County charter petitions short on details

Changing Jackson County’s government from three county commissioners to five and making the positions nonpartisan is long overdue. It would help a great deal if the initiative petitions seeking to do that contained a bit more detail on what that would look like.

Medford City Councilor Kevin Stine has filed prospective petitions with the Jackson County Clerk’s Office. Both would amend the county charter, which requires a vote of the people.

One would change the Board of Commissioners from three members to five; the other would make the positions nonpartisan.

Stine is correct when he says county commissioners typically are called upon to decide issues such as land-use questions, similar to city councilors, who are elected on a nonpartisan basis. In Oregon, three-quarters of counties have nonpartisan boards of commissioners, and voters in those counties have approved the changes in all but one case — Baker County, where the measure failed once but passed the following year.

Even more compelling is the chief argument for expanding the board from three members to five. Because any meeting involving two of the three commissioners constitutes a quorum, those two must be scrupulous about never discussing county business except in a regularly scheduled meeting for fear of violating Oregon public meetings law.

Here’s another argument Stine has so far not made, so we will: Under the three-commissioner system, newly elected commissioners start at an annual salary of $92,352, which increases to more than $100,000 as they serve longer. The positions are considered full-time jobs.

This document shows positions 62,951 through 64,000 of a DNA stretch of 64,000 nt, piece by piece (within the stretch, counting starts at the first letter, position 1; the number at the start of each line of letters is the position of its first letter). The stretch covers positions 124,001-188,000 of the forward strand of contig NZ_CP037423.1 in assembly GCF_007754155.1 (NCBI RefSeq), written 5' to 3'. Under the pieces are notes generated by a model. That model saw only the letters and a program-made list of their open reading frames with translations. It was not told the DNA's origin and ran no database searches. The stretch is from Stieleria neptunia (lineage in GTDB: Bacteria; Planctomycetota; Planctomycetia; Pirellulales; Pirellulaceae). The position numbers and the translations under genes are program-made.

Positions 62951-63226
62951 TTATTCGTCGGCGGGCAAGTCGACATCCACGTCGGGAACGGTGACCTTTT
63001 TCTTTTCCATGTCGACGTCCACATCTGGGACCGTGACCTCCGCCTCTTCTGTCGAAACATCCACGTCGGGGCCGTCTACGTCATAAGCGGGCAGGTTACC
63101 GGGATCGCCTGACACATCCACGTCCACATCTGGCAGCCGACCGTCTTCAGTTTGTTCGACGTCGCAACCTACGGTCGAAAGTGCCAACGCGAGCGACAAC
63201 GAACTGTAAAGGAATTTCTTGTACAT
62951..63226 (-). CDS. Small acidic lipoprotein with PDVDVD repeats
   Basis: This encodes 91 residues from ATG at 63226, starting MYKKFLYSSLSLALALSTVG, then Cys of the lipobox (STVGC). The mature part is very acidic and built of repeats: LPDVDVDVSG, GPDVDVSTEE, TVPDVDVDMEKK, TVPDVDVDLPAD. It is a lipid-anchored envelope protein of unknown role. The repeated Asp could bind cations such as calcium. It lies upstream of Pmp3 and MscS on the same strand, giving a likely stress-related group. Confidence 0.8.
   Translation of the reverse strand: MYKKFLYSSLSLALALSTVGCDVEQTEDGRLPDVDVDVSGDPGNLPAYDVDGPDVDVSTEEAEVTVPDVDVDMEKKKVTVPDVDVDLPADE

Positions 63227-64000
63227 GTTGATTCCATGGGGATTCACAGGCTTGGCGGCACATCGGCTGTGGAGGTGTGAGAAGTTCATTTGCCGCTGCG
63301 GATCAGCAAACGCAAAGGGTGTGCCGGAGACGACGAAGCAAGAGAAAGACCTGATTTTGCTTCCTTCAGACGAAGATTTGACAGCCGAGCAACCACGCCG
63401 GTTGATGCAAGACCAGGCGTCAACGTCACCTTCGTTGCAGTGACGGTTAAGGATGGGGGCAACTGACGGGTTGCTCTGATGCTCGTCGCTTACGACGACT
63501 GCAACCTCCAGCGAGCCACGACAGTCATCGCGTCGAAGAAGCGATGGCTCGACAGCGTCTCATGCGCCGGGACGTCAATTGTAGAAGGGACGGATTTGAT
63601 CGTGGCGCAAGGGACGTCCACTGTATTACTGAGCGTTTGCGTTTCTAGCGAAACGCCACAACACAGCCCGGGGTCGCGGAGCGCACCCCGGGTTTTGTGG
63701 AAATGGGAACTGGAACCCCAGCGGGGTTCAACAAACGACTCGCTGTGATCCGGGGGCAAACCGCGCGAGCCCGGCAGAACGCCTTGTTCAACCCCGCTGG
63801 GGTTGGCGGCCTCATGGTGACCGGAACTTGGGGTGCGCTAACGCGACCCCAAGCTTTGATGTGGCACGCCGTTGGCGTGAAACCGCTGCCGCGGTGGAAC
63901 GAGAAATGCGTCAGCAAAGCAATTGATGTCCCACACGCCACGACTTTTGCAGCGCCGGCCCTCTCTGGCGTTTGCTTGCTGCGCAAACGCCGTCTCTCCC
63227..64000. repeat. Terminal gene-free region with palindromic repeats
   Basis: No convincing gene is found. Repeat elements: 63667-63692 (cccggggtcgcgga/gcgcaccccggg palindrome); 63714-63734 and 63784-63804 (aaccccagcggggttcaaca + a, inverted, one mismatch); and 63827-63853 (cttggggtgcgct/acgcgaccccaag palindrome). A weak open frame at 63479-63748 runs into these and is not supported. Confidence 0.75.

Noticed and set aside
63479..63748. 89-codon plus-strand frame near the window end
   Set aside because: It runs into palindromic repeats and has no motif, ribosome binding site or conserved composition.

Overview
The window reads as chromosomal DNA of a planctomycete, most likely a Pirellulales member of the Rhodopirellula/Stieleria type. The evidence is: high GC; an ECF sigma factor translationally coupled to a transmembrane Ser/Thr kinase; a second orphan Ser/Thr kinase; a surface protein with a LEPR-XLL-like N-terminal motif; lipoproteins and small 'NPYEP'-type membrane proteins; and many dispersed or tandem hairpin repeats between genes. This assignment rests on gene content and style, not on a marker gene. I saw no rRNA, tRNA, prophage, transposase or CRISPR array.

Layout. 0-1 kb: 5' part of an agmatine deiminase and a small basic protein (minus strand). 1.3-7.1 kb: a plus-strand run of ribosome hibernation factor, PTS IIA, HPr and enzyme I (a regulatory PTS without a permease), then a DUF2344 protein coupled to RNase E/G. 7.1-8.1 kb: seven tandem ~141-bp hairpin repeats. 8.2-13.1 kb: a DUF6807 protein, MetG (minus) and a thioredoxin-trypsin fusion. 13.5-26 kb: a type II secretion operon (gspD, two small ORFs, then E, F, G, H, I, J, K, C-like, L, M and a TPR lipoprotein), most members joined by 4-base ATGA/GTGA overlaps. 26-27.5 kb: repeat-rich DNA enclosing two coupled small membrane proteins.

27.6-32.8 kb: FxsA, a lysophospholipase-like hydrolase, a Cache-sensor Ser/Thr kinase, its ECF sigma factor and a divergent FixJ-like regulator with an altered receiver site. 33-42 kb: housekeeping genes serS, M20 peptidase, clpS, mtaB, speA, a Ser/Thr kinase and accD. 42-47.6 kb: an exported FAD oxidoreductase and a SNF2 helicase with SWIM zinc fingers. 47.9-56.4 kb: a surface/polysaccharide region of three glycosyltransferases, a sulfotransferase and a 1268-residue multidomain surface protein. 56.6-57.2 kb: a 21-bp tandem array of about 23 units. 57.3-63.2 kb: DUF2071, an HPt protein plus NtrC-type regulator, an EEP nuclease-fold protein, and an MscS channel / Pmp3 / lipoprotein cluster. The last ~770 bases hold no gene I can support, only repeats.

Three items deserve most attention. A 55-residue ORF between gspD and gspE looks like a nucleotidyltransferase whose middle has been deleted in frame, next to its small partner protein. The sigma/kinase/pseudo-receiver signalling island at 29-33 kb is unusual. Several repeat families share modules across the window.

The county also employs a full-time professional county administrator, responsible for the day-to-day operation of county government. If the Board of Commissioners, responsible for policy decisions, increased from three members to five, it would seem reasonable to treat those positions as part-time, and lower the commissioners’ salaries accordingly.

The initiative petitions don’t include a job description or address the salary issue; that would be left up to the commissioners themselves if the measures should pass.

Once ballot titles for the petitions are approved, Stine could begin collecting signatures as early as next week. If he collects at least 4,956 signatures, the measures would appear on the November ballot.

Voters may welcome the concept of nonpartisan commissioners, but might be less willing to expand the board if it means spending more tax dollars. The measures would have a greater chance of passing if the existing salaries were split five ways.

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